Let go of social media?! Yes, I know. We can't do that. We're not allowed. As writers, we must be on all the social sites to build our platform and brand ourselves and whatnot. But I'm letting go. Does that mean I'll have less success? Maybe. Maybe not. Probably. I'll miss out on opportunities if nothing else.

I read this post by Lisa Reiter and it resonated with me. She talks about being busy and organizing her writing. Pfft. Who needs that? With two young kids, a husband, a house, a job, appointments, meetings, blah, blah, blah, I have all the time in the world to sit down (uninterrupted) and write.

As the saying goes, "If you do one thing, it'll be your best. If you do two things, they'll each have a bit of your intent to do your best but they won't be your best. If you do ten things, they'll suck." Okay, that's not at all how the saying goes and I'm not sure there's a saying even remotely like that but you get my point. Hopefully.

If I do those ten things with a bag full of the fifty things I'm not doing sitting on top of my head, the ten things are going to really suck and I'll wind up hurting my neck. Something's got to give. And, if I look back and realize I haven't sent anything in yet for my column this month or worked on my book or submitted anything to...anywhere, then social media has to go.

Okay, I'm not getting rid of social media entirely, I'm just attempting to stuff it into a box and shove it in the corner. Social media is a rope. (I'm going somewhere with this. I swear.) Instead of throwing the rope to the ground and leaving it unattended or allowing it to lasso me, I have to take control of it. "Letting go" of this rope means untangling myself from it so it doesn't choke the life out of me but making sure it doesn't get soaked and moldy in the rain. Hence, the box in the corner.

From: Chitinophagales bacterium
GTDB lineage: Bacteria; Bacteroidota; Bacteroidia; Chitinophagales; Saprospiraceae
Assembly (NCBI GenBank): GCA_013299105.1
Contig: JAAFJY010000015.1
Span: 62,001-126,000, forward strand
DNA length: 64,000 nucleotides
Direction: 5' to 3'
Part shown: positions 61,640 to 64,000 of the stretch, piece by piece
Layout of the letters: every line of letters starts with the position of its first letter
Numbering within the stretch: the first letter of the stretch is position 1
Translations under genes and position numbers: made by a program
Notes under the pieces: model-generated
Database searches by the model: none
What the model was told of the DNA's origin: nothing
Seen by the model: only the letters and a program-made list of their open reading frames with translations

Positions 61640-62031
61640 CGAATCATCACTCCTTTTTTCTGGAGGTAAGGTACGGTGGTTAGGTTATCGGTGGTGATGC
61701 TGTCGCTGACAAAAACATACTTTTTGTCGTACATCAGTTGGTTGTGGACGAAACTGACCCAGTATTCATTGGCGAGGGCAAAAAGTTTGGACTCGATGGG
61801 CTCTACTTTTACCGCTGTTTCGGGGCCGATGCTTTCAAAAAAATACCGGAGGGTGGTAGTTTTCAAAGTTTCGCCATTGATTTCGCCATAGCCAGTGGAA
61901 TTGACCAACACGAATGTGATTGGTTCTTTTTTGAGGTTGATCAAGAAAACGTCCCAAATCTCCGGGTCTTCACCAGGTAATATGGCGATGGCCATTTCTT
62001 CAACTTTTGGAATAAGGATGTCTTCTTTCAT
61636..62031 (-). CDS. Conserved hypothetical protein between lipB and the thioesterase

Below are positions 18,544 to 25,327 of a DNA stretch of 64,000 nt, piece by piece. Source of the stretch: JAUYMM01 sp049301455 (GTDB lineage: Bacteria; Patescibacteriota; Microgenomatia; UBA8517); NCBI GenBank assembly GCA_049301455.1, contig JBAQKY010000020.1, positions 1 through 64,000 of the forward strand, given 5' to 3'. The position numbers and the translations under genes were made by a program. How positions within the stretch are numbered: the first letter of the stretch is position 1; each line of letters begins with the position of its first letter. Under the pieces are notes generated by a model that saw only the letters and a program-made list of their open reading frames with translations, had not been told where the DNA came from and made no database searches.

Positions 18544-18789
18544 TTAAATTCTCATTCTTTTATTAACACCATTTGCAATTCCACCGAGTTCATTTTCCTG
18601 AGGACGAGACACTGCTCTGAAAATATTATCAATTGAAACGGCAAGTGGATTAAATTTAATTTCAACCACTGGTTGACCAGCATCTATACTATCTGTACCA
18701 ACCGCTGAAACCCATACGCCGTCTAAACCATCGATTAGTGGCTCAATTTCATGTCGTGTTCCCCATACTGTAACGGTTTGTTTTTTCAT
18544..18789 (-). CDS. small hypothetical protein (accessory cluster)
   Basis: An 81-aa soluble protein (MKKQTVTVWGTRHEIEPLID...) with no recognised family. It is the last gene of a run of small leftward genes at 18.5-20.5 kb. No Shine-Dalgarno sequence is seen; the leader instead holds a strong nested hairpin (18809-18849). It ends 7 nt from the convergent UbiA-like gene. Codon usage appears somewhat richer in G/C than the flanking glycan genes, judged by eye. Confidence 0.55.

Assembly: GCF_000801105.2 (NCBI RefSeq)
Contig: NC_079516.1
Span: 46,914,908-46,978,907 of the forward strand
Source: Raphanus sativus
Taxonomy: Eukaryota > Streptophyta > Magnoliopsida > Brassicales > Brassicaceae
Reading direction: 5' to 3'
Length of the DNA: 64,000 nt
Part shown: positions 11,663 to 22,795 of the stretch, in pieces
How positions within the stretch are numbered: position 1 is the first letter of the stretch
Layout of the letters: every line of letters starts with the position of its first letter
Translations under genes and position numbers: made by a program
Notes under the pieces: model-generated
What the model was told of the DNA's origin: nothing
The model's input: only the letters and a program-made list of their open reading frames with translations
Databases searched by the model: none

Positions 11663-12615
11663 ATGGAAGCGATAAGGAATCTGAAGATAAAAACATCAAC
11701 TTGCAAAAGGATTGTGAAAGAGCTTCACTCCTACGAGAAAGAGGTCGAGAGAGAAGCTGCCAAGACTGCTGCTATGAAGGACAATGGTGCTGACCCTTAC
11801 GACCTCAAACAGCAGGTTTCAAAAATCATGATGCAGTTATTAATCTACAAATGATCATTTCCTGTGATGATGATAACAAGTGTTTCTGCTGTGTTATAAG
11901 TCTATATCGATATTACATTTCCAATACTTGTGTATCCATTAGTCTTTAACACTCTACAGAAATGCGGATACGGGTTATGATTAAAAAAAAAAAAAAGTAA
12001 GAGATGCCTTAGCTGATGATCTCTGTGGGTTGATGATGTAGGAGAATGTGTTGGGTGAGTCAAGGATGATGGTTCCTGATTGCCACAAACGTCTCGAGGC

The rope of social media shouldn't be a noose, it should be a lifeline.
A connection to my audience, potential editors, agents, and other writers.

The Rope of Social Media
(AKA a ball of string I found around the house)

Lisa says in her post that she has set aside a day (one day!) a week that she calls her "Blog Admin Day". In the post, she uses words like "addictive" and "compelled". I feel like that sometimes. Technically, she's talking about blogging but I'm applying it to all social media. I don't know if I can set aside one day to write my blog, read other blogs, comment, read litmags, research submission guidelines, catch up on my Twitter account... Seems a tall order. But I'll try. Because I need the rest of the week to do that thing I love to do with words like putting them together and making cool sentences (and fragments). I need time to write. Also, I'm on call 24 hrs. a day as a mom so there's that.

I'm going to attempt to organize my own Social Media Admin Day. Let's be honest: Days. I think I need two. For now.